Fourteen political parties have so far picked presidential nomination forms to contest this year’s general election.
As at the time the paper went to bed, the ruling National Democratic Congress (NDC), New Patriotic Party (NPP), the People’s National Convention (PNC), Progressive People’s Party (PPP), United Front Party (UFP) , National Democratic Party (NDP) and Great Consolidated People’s Party (GCPP) were among the lot.
The rest are Democratic People’s Party, Independence People’s Party, the United Front Party, Ghana Freedom Party, All People’s Party and the United People’s Party.
Three independent candidates including Jacob Osei Yaw and two others whose names were not readily made known to the Times had also picked forms.
Koku Anyidoho, Deputy General Secretary of the NDC picked the form for the party while Mr. John Boadu and Bernard Monah picked the forms for the NPP and the PNC respectively.
The PPP papers were picked by Mutala Mohammed, UFP, by Raymond Osei, NDP, was picked by Mohammed Frimpong, John Amekah picked for GCPP with Eric Tweneboa picking for the DPP.
Razak Opoku picked on behalf of APC, Hans Opoku picked on behalf of Mr Osei, while Lawrence Jamel Nkrumah and Clement Amevor took papers for the other independent candidates.
A Deputy General Secretary of the National Democratic Congress (NDC), Koku Anyidoho, who was accompanied by Mahgi Jibrin, a Deputy National Organiser and other party officials who took the forms on behalf of the president said victory was at their camp.
In an interview with the Times, Mr. Anyidoho said the party would abide by the guidelines and “we will play according to the rules”.
He said the party decided to pick the forms early in order to fill it and do due diligence saying, ”we do not want to wait till the last minute.”
Commenting on the President’s campaign tour so far, he said the NDC was soliciting votes based on its solid records on infrastructure development, social interventions and ability to solve the energy crisis.
Mr. Anyidoho stated that the party would continue to campaign on issues and ensure it won the elections overwhelmly.
In an interview with John Boadu, the acting General Secretary of the NPP said the party was confident that its presidential candidate, Nana Akufo- Addo was the preferred candidate that Ghanaians were looking forward to salvage the country.
“He is the man at the moment that Ghanaians are looking forward to come and save them,” he said.
According to Mr. Boadu, the picking of the forms was an indication of the readiness of their presidential candidate to contest and consequently salvage Ghanaians from the hardship that they were going through.
‘When the party talked about providing exercise books and other items to boost education, the NDC says it would provide tablets among others’ saying ‘this is what the party and our flagbearer seek to do, unfortunately, he is being criticised for saying that’, he said.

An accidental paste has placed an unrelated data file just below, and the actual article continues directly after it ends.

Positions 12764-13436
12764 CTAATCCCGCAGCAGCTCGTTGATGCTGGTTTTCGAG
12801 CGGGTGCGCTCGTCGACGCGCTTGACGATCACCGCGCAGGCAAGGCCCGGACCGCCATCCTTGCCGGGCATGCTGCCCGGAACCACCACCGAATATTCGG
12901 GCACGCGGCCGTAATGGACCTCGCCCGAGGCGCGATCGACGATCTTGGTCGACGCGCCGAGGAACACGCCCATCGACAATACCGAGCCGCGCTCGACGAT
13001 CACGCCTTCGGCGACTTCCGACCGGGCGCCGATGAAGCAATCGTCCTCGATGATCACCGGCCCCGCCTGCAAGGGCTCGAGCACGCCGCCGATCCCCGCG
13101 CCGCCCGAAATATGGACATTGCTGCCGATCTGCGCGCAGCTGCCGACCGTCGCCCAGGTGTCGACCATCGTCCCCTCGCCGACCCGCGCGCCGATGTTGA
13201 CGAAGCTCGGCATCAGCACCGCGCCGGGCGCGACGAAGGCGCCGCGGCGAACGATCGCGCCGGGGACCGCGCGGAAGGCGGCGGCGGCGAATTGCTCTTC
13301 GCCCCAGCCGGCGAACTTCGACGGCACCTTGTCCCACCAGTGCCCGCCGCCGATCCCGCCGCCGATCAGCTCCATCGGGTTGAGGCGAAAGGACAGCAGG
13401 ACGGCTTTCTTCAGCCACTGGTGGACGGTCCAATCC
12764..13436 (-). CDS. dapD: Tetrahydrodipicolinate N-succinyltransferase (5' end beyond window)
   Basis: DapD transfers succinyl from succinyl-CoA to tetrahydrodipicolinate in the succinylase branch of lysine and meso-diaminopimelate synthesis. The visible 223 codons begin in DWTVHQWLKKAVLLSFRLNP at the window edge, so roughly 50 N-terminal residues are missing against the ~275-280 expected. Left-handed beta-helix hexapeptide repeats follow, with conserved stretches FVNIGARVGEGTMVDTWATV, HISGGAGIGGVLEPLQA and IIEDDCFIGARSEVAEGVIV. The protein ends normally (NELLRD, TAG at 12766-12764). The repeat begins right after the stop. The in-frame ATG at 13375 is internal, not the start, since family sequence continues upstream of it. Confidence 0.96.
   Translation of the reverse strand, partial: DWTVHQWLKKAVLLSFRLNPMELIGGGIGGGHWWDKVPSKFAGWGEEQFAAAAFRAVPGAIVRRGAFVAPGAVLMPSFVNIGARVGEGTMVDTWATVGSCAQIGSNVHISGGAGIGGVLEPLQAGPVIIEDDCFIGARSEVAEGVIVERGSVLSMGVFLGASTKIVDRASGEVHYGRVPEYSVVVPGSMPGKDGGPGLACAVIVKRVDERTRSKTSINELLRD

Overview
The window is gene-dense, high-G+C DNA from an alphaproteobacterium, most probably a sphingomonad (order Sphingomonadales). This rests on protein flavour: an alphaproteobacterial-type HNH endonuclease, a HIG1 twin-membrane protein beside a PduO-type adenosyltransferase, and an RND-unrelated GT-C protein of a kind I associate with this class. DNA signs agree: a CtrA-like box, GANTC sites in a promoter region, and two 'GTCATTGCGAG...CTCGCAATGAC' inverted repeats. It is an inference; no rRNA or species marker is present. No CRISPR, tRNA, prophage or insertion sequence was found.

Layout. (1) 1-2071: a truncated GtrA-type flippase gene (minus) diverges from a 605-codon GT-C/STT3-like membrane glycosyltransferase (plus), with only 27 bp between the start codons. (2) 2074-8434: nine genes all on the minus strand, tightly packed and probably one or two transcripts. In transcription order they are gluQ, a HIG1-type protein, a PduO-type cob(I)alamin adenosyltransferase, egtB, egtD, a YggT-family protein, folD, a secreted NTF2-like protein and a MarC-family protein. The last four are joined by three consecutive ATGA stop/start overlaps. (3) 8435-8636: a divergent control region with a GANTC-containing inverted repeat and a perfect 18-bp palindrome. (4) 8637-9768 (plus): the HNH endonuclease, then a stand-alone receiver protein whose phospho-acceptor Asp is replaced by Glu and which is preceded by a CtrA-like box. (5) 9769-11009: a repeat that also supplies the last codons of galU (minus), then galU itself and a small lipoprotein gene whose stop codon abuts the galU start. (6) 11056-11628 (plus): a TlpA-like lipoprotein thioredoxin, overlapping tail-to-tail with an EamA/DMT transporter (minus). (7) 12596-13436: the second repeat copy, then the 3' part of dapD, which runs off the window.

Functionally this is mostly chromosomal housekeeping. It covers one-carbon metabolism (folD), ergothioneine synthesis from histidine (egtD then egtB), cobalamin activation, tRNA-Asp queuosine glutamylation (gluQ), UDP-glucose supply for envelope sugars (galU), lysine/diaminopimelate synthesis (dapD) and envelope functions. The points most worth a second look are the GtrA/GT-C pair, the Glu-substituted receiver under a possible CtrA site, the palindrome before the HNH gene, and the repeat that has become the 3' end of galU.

Presidential candidates of the various political parties are expected to pay GH¢50, 000 filing fee to enable them to contest the presidential election, while the fee for parliamentary candidates has been pegged at GH¢10, 000.
In 2012, the presidential candidates paid GH¢10,000 as filing fee, while parliamentary candidates paid GH¢1,000.
The EC announced the fees at an Inter-Party Advisory Committee (IPAC) meeting last Thursday and some of the political parties immediately opposed it, demanding a review of the 500 per cent hike in filing fees for presidential candidates.
The Progressive People’s Party (PPP) said the new filing fees constituted a deliberate attempt by the two main political parties – the National Democratic Congress (NDC) and the New Patriotic Party (NPP) to block smaller parties from contesting the election.
The Convention People’s Party (CPP) also described the EC as “insensitive”, and the fees as “outrageous”.
“Why should we pay such exorbitant fees while the activities of the EC are supported with the taxpayers’ money. Elections are a serious matter. That is why we support the EC’s budget; it is taken from the Consolidated Fund. What do they need this money for?” Mr Daniel Bomfeh, Director of Elections of the party, queried.
The Peoples National Convention (PNC) said the new filing fee would stifle multi-party democracy.
Bernard Mornah, Chairman of the PNC ,said about 90 per cent of the EC’s budget had been released and therefore, wondered what the commission would do with such huge sums of money it was demanding from the political parties.
The NPP also criticised the EC for charging what it called “exorbitant filing fees”.
Speaking to journalists after the IPAC meeting, its Campaign Manager, Peter Mac Manu, said reviewing the amount would be in the interest of smaller parties.
The National Democratic Congress (NDC), on the other hand, was not worried about the filing fee, according to the General Secretary of the party, Johnson Asiedu Nketia.
Meanwhile, the EC is yet to decide whether or not it would review the filing fees for the December polls.
By Francis Asamoah Tuffour